While students are still getting a lot of educational value out of their university experience, the essence of what it means to be a university student has vanished into the fiber optic cables of the internet. The allure of higher education was never exclusively about academics. Rather, it was all the trimmings that we have now lost that made the experience so life-changing, intense, and memorable.
Less than 10 days after I received my long awaited admission letter from the Ontario Institute for Studies in Education’s (OISE) Department of Curriculum, Premier of Ontario Doug Ford declared a state of emergency in the province. Needless to say, my dreams of a busy socio-academic life have been completely shattered, and a new reality has set in — one where we are bound to our laptops and couches, hopping from one Zoom meeting to another with absolutely no real human contact.
The much anticipated first day of classes passed just like any other day, with a few Zoom orientation sessions dispersed throughout. To be fair, orientation in both OISE and the School of Graduate Studies emphasized the themes of making connections, encouraging student engagement, and creating a sense of community.
Professors have been warm and engaging, trying their best to create a welcoming and inclusive environment in their synchronous and asynchronous classes. Despite the efforts, a nagging mantra sits at the back of my mind on a constant loop: “It’s just not the same.”
For one, the networking component of graduate life has taken a big hit. I have attended several U of T events over the past couple of months, mostly professional development (PD) workshops and some lectures. While I have learned a lot, I have not made a single new acquaintance.
This can be related to the now well-known procession of Zoom meetings: faceless voices and the anxiety of being the first one to speak. If there are technological difficulties, such as a lagging internet connection or abruptly being kicked out of meetings, one can simply give up on the meeting altogether. This arrangement doesn’t leave a lot of room to create casual conversation, let alone to professionally network.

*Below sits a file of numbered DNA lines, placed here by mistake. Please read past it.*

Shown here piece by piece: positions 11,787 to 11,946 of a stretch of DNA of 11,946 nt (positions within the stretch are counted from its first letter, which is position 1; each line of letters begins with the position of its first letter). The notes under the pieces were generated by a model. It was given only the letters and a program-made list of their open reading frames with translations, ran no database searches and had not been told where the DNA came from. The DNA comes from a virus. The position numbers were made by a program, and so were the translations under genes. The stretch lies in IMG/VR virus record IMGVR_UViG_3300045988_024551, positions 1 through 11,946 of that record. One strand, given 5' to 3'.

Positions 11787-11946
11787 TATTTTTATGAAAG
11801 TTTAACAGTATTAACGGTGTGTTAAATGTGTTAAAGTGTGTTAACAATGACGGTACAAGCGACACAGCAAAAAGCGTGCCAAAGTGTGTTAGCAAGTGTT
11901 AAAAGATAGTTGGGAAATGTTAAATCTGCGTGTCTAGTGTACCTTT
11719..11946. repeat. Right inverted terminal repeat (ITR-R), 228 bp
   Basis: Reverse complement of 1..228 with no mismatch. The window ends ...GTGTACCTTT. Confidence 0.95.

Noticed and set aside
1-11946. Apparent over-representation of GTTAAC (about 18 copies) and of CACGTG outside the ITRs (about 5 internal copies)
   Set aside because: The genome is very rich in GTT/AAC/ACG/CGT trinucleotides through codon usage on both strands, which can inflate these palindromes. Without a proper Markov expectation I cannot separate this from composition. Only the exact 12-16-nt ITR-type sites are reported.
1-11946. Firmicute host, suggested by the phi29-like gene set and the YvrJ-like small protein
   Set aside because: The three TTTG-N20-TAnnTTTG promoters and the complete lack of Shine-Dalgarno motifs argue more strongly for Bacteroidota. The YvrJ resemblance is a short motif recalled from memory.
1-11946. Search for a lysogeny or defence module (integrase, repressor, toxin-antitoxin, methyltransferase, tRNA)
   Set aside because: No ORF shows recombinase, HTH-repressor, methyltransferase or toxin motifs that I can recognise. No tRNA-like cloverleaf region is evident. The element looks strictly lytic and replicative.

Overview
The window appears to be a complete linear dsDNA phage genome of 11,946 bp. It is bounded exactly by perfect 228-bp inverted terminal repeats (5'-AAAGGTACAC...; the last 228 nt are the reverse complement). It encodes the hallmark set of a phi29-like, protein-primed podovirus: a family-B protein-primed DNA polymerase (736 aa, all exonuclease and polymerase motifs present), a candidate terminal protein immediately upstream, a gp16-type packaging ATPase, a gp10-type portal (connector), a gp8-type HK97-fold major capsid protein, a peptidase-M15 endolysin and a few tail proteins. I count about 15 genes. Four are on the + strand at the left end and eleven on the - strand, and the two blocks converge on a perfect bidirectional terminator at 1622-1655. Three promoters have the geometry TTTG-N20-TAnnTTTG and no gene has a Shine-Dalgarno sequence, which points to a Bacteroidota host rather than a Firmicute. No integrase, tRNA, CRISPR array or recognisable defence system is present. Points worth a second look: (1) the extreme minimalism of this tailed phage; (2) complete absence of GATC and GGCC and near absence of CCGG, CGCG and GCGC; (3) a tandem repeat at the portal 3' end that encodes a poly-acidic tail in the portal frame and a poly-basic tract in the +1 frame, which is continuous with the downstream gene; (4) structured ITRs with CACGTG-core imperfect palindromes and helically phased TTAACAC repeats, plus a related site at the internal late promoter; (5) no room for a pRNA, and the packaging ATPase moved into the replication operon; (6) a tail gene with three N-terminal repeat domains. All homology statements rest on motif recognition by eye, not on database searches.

Lacking physical presence, your interlocutor remains more of an idea or a concept rather than a person whose physical and emotional cues you can read, interpret, and judge. The reality of attending online networking and PD events is that you aren’t able to network in a meaningful way. This does not bode well for the future of work, given the value of networking when it comes to seeking out employment opportunities.
Had I been in a face-to-face class, I would have probably hung back for a few minutes after class to speak with colleagues or my professor about the lecture, future plans and projects, or maybe an outing we were planning to have. This is an aspect of graduate life that has been completely lost.
I am fortunate enough to belong to an incredibly supportive and dynamic cohort of highly motivated and very talented PhD and master’s students. We have set up a private WhatsApp group to keep in touch. Many of us are participating in a secret Santa gift exchange this Christmas using an app, and we have started a book club to encourage each other to read seminal works on theory in our field. We have all been making an effort to forge connections without having met once in person.
Reflecting upon my experience as a graduate student during these unprecedented times, I would say a verdict has been reached: humans are social animals through and through. We cannot truly thrive unless we exist inside meaningful networks with other people.
It is essential for students, especially graduate students, to take a proactive approach to create communities within their programs given the online academic world they are currently in.
Rana Haidar is a first-year curriculum, teaching, and learning graduate student at OISE.